Life in the Navy Great Guns and Small Arms Pay and Prize Money
The Impress Service Ships and Tactics Crime and Punishment
Frigate Warfare Patronage and Promotion Battle of Trafalgar
Battle of the Nile An eyewitness at Trafalgar  Victories and Casualties


Ships of this era were armed with two main weapons.
The long cannon and the carronade.

68 pounder carronade Mounted on a slide instead of a carriage the Carronade was a short barreled weapon of limited range, typically half to a third the range of a long gun. However its lighter weight allowed it to be mounted on a higher deck. They were manufactured in the usual naval caliber's 12, 18, 24 and 32 pounders, with some smaller and heavier versions.
The Victory's two 68 pounders are mounted on the fo'c'sle and could unleash a storm of grapeshot across an enemies deck prior to boarding. At the battle of Trafalgar Victory devastated one of the Bucentaures' gun decks when it fired a 68 pound round shot and a keg of musket balls through the stern gallery.

A carronade mounted on a slide .


As with the Carronades the Long Guns took their description from the weight of round shot they fired, from 32 down to 6 pounders. The length of the barrel varied as well, the 24 pounder was manufactured in 6 different lengths, three of which were in common use.
The 32 pounder fired a shot just over 6 inches in diameter and with a full charge of 10lb 11oz could make an extreme range of 2000 yards.
A 32 pounder Long Gun
Different weights of powder were used, 'distance with one shot' was the full 10lb 11 oz charge, 'full with one shot was an 8lb charge, 'reduced with two shot' was a 6lb charge ( to avoid bursting the gun), 'exercise and saluting' was 6lb, and 'scaling and blank' which was fired to remove rust or attract attention was 2lb 12oz. They were fired with a flintlock mechanism.
In the picture above grapeshot is in canvas bags on the gun carriage, and the bar shot (for destroying the enemies rigging) on the deck. The 32 pounder guns were mounted on the lower gundeck about 6 feet (2 metres) above the waterline. Lighter guns being mounted on succeding decks.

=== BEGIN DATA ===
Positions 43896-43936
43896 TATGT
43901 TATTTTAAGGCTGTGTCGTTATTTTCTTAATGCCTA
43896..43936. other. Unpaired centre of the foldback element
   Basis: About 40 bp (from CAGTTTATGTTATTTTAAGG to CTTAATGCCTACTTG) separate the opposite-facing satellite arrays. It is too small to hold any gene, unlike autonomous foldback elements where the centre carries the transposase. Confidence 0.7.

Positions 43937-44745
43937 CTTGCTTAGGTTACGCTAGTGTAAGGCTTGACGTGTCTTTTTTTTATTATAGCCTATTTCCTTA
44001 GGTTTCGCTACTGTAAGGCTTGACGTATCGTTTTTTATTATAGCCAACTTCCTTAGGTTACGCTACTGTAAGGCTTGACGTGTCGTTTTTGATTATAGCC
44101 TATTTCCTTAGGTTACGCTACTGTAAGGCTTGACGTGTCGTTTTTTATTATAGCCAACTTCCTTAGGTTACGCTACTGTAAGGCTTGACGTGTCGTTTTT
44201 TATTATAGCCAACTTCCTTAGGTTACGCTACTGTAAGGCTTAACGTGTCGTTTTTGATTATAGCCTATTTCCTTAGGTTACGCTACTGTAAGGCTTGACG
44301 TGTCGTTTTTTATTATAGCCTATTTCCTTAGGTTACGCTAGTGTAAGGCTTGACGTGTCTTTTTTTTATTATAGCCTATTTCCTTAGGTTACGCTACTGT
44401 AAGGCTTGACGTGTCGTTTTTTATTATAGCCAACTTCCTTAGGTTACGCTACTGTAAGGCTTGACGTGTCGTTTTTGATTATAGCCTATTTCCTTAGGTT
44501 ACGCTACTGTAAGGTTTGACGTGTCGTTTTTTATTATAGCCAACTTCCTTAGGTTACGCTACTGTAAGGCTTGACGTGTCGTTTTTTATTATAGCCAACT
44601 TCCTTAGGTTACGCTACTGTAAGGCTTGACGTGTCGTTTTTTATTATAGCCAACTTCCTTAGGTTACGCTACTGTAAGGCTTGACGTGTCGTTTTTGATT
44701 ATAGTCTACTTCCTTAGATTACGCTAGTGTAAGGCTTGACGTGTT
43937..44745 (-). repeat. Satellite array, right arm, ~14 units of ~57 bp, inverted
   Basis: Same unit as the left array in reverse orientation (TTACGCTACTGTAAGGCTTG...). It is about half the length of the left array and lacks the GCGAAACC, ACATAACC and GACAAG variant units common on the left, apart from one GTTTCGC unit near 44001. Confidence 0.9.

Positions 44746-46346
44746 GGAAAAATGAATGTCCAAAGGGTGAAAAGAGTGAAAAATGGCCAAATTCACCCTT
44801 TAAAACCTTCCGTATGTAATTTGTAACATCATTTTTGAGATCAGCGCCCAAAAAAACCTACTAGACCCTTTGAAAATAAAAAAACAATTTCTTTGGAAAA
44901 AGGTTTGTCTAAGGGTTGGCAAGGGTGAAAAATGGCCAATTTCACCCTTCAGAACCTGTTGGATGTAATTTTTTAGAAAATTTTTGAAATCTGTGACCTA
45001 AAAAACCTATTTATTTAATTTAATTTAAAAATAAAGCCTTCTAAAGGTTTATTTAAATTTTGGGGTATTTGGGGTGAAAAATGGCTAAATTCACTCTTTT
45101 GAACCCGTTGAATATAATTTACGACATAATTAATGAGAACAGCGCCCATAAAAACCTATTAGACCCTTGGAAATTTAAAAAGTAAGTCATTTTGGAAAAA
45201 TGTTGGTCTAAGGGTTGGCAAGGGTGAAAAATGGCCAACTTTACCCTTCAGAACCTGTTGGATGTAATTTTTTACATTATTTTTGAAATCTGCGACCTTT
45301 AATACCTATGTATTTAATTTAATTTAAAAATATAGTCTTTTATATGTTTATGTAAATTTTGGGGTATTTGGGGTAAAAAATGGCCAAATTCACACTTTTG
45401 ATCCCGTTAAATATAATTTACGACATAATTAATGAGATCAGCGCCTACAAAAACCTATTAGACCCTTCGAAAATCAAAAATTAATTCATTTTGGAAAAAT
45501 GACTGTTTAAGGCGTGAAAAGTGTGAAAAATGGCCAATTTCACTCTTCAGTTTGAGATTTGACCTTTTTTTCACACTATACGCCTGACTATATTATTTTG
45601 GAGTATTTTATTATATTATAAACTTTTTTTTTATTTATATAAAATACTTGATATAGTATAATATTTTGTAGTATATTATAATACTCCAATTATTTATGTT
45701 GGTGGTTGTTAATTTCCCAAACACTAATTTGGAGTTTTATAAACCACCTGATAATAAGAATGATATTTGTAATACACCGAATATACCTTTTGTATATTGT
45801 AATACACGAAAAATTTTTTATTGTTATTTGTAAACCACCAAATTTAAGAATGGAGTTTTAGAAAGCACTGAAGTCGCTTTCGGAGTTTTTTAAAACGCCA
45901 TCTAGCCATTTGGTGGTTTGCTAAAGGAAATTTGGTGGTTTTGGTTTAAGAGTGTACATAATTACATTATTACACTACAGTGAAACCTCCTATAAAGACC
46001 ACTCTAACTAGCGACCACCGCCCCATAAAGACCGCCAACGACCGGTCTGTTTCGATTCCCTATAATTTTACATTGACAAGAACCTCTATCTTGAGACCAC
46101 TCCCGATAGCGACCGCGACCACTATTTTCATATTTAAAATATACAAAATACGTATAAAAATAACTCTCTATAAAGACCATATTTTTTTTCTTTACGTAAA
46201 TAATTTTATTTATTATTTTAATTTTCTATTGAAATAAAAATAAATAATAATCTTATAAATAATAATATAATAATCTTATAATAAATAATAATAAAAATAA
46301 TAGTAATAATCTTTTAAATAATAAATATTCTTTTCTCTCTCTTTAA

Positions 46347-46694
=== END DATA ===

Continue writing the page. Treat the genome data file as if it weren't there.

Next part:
The recoil on these guns was controlled with ropes, a 32 pounder with a standard charge and restrained would recoil approximaletly 11 feet (3.3 metres) as it was fired. Unrestrained with a full proof charge (the charge used when the gun was proofed before being used in a ship) the 3 ton gun would recoil over 50 feet (15 metres).
types of shot Extreme ranges were seldom used in battle, a pistol shot or thirty yards was more common. Distances were often described by reference to various of the ships guns, so a pistol shot was 25 to 30 yards, a musket shot about 200 yards and a gunshot about 1000 yards. At such close ranges the power of penetration of roundshot was impressive, at 30 yards an 18 pound shot would penetrate four oak planks 32.5 inches thick (just under 1 meter thick), hurling a shower of splinters up to thirty yards. At 300 yards range a 32 pounder firing grapeshot could penetrate 5 inches of fir planking and 4 of oak.

The pictures below show a cannon being operated by its gun crew.

cannon with crew cannon firing

Pictures reproduced with kind permission of the Historical Maritime Society.

Small Arms
In close quarter actions the fighting might require the men to board or repel boarders from an enemy ship. For this purpose they were armed with cutlasses, pistols, tomahawks, and pikes. The muskets were generally used by the Marines.


The cutlass was a simple straight sword with a 28 inch blade, an iron grip and guard, worn in a leather belt diagonally across the shoulder. It was designed as a slashing and thrusting weapon and was not intended for subtle fencing.

boarding axe
picture kindly provided by John Haskell

The Tomahawk, officially known as a boarding axe, had a wedged shaped head with a slightly curved blade and a sharp spike on the back, it could be driven into the hull of an enemy vessel to make steps if there were no hand holds.
The pike was about 7 and a half feet long and designed to be used as a stab and move on weapon. The pikes were stowed on vertical racks on the main deck around the masts.

The pistols came in long and short barreled versions, 9 inches and 12 inches long, with a bore of 0.56 inches. The butt had a metal base (known as a skull crusher butt cap) so the pistol could be used as a club once fired. The muskets also came in two barrel lenghts, 3 feet 1 inch and 2 feet 2 inches, both could take a bayonet, and the effective range was around 100 yards. Marine sharp shooters were placed in the rigging to fire down on enemy ships, Nelson was killed by a French marine this way, firing from the rigging of the Redoubtable.

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